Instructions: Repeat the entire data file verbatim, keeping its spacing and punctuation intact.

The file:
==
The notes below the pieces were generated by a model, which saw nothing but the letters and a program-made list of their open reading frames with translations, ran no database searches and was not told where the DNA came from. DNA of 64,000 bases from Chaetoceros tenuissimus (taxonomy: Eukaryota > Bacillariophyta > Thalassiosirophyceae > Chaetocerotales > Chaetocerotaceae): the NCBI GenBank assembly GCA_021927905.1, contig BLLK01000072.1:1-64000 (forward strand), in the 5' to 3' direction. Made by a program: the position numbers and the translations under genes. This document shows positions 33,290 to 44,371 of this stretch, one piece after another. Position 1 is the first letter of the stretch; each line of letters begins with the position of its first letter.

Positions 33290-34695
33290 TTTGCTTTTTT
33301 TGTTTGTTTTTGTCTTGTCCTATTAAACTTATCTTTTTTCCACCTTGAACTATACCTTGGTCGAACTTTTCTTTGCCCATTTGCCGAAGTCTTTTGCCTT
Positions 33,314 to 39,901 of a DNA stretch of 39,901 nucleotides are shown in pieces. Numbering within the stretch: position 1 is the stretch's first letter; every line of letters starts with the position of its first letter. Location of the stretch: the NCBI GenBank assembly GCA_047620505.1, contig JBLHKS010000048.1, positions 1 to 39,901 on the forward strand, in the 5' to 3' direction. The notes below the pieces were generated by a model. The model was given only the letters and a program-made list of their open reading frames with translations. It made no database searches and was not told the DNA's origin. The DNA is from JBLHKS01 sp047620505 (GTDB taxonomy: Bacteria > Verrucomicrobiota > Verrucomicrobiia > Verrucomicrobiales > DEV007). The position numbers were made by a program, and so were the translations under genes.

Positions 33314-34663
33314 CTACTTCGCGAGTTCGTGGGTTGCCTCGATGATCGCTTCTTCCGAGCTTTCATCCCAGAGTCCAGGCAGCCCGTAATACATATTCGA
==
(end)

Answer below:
The notes below the pieces were generated by a model, which saw nothing but the letters and a program-made list of their open reading frames with translations, ran no database searches and was not told where the DNA came from. DNA of 64,000 bases from Chaetoceros tenuissimus (taxonomy: Eukaryota > Bacillariophyta > Thalassiosirophyceae > Chaetocerotales > Chaetocerotaceae): the NCBI GenBank assembly GCA_021927905.1, contig BLLK01000072.1:1-64000 (forward strand), in the 5' to 3' direction. Made by a program: the position numbers and the translations under genes. This document shows positions 33,290 to 44,371 of this stretch, one piece after another. Position 1 is the first letter of the stretch; each line of letters begins with the position of its first letter.

Positions 33290-34695
33290 TTTGCTTTTTT
33301 TGTTTGTTTTTGTCTTGTCCTATTAAACTTATCTTTTTTCCACCTTGAACTATACCTTGGTCGAACTTTTCTTTGCCCATTTGCCGAAGTCTTTTGCCTT
Positions 33,314 to 39,901 of a DNA stretch of 39,901 nucleotides are shown in pieces. Numbering within the stretch: position 1 is the stretch's first letter; every line of letters starts with the position of its first letter. Location of the stretch: the NCBI GenBank assembly GCA_047620505.1, contig JBLHKS010000048.1, positions 1 to 39,901 on the forward strand, in the 5' to 3' direction. The notes below the pieces were generated by a model. The model was given only the letters and a program-made list of their open reading frames with translations. It made no database searches and was not told the DNA's origin. The DNA is from JBLHKS01 sp047620505 (GTDB taxonomy: Bacteria > Verrucomicrobiota > Verrucomicrobiia > Verrucomicrobiales > DEV007). The position numbers were made by a program, and so were the translations under genes.

Positions 33314-34663
33314 CTACTTCGCGAGTTCGTGGGTTGCCTCGATGATCGCTTCTTCCGAGCTTTCATCCCAGAGTCCAGGCAGCCCGTAATACATATTCGA